Afiyah Qureshi, a city-based media professional, narrates another train incident from last year, when she and her mother, who was wearing a black scarf resembling a hijab, were questioned by a fellow commuter in the First Class compartment of a local going to CSMT about their tickets and were asked to shift to other compartment.
“I was taken aback and told her that we have the tickets. Shortly after, I eavesdropped on this lady's conversation with a fellow passenger. "You gotta ask these hijabis, they create a lot of ruckus while getting off in Mumbra." She had assumed we were going to deboard in Mumbra just because Mom had her head covered in a certain way. She also thought we didn't belong to the First Class and ought to switch compartments.”
“This is just an example of internalised hatred for women wearing the hijab. They are often denied a seat on the train or bus, and are generally considered to have a poor background. I've also observed that women are often more prejudiced towards hijabis than men,” she adds.
Self-restriction and deepening fears
To protect themselves from mentally and emotionally disturbing conversations and attitudes that make them feel isolated, sources this author spoke to say the only way out has been self-censorship or refraining from expressing their religious beliefs. Whether it is while socialising with friends and colleagues or engaging in a professional activity, comments arising out of religious or community stigma always follow, which entrenches and encourages discriminatory beliefs among a group of people.
I fear in the coming days my school and management will ask me not to wear a burkha in the school. This will jeopardise my job, irrespective of my degree and educational qualifications.
For Qureshi, one such act of self-censorship was in her food choices. Sticking to vegetarian food when hanging out with former colleagues became the only way to avoid comments ridiculing her for eating ‘halal’ meat or enquiring about the restaurant’s food standards. Moreover, choosing not to consume alcohol as a practicing Muslim is another factor that made her felt isolated among certain groups.
“This (self-restriction) is literally the code by which every sensible Indian Muslim has to live every day, if they wish to protect their sanity- try to be as transparent as possible and blend themselves in to their surroundings,” she says. Patel echoes a similar sentiment. “We are always made to believe that we have to suppress ourselves if we have to live here.”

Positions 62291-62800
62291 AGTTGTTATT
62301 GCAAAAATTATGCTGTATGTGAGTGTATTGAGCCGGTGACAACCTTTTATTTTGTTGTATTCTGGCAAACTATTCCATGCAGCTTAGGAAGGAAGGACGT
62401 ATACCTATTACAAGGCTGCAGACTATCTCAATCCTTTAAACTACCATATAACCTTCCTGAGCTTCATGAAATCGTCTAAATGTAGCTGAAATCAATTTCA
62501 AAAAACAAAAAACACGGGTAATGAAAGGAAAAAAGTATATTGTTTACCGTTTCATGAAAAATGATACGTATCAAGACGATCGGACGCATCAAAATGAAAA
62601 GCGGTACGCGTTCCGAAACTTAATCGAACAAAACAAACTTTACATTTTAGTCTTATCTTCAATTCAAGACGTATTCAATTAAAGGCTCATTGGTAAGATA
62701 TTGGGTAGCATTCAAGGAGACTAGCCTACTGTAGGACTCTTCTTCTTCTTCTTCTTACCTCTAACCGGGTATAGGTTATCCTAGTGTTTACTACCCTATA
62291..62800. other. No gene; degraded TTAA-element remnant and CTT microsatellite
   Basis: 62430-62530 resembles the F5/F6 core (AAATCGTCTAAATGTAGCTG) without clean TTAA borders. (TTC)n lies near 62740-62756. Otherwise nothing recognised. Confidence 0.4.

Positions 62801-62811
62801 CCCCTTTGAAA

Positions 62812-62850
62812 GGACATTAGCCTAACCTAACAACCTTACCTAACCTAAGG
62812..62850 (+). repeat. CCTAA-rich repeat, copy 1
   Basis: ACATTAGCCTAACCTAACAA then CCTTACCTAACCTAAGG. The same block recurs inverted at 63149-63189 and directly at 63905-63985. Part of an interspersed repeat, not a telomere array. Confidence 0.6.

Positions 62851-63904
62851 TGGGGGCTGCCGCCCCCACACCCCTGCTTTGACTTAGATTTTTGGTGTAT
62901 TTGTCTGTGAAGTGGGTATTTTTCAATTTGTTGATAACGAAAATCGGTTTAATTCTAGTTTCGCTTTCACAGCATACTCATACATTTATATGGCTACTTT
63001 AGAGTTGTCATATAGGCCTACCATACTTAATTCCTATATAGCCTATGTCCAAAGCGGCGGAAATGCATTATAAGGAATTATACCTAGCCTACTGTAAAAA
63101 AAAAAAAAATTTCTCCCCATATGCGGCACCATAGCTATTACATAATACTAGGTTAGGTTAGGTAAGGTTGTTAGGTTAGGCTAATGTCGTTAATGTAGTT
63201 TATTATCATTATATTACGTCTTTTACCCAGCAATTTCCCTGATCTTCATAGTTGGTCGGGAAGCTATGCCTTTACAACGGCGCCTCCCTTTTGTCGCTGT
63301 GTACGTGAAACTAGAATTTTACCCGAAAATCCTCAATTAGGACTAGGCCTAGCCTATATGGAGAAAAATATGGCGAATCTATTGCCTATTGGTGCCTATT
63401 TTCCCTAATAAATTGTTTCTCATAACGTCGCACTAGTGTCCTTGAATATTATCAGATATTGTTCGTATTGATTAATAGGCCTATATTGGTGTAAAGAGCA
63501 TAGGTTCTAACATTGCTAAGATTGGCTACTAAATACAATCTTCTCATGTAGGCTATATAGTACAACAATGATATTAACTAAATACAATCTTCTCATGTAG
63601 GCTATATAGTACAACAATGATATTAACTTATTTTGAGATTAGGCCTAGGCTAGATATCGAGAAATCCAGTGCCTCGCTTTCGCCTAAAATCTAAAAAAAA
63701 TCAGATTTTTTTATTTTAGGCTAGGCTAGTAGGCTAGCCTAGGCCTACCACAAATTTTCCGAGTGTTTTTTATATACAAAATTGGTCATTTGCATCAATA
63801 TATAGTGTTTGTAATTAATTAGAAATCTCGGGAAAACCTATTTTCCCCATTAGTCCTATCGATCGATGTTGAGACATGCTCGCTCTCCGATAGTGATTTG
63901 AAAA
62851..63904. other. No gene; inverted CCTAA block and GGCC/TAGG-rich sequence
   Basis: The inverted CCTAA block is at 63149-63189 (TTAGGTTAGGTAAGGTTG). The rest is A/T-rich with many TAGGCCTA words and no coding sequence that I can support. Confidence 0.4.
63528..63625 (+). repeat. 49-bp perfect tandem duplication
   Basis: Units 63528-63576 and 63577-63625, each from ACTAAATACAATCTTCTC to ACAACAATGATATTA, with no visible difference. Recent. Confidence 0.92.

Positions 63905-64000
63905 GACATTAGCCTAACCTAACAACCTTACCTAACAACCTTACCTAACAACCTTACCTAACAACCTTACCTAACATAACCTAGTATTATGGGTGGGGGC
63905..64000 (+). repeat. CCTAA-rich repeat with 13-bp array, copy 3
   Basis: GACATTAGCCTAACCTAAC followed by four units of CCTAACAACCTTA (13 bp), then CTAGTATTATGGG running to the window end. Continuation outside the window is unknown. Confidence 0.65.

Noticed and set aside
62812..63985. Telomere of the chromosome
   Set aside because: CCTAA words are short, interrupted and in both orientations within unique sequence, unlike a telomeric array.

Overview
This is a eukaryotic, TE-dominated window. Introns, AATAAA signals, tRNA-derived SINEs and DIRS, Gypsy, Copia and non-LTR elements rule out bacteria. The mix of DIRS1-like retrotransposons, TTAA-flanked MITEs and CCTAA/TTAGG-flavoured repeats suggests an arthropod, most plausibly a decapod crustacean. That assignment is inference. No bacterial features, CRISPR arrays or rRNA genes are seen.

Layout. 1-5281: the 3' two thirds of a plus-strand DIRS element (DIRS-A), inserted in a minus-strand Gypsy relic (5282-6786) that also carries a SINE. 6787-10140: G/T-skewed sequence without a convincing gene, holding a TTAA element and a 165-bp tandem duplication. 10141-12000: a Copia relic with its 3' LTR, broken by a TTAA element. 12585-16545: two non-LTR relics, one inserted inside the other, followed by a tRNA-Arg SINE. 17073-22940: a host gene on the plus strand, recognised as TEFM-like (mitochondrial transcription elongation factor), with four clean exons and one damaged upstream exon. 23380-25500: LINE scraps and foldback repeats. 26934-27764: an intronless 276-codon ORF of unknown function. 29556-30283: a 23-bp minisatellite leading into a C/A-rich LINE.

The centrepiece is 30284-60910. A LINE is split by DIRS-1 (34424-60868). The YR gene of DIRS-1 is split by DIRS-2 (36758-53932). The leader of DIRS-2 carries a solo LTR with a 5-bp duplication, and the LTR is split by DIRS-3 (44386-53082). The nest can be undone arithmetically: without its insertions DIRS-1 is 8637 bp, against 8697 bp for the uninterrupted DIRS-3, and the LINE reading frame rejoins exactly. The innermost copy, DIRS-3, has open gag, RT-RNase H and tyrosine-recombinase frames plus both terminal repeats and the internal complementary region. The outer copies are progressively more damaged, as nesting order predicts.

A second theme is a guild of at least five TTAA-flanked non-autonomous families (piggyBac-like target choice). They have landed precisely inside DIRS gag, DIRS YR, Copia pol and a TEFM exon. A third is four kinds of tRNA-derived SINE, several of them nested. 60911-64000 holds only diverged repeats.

Patel had to stop herself from being too expressive or vocal about any issue on WhatsApp groups of friends and colleagues. She says lecturing about secularism and women’s empowerment is one of the common ways people of other faiths employ to look down upon the Muslim faith and identity.
“In some cases they act secular, but in our case they completely neglect us. Wearing sindoor or turban is normal, but burkha is not normal for them. There has always been a section of people who have hated burkha thinking that it hurts uniformity,” says Patel.
“Any mention of divorce and I'm immediately reminded about how Talaq is pronounced in Islam, leading the conversation to the Triple Talaq issue. If I advocate for the hijab, it is seen as a sign of patriarchy and conservatism. I feel very uncomfortable and experience low-grade frustration when such things are brought up. It's very triggering for a person to be made to feel that their faith is invalid,” adds Qureshi, who was also disallowed from offering prayers during Ramadan at her former workplace despite prior information and was ushered to a space where no one could see her praying.
While accessing public transport and social expression always came with its own challenges for women wearing a hijab or a burkha, the Karnataka HC verdict has only worsened their fears about potential prohibitory rules which will make it difficult for them to avail education and employment opportunities. Patel believes people who hate the burkha are encouraged by the verdict to further “discriminate and eliminate Muslim women from places of education and work”.
“I fear in the coming days my school and management will ask me not to wear a burkha in the school. This will jeopardise my job, irrespective of my degree and educational qualifications. Someone not wearing a burkha or a hijab will become more eligible than me for a job,” says Patel.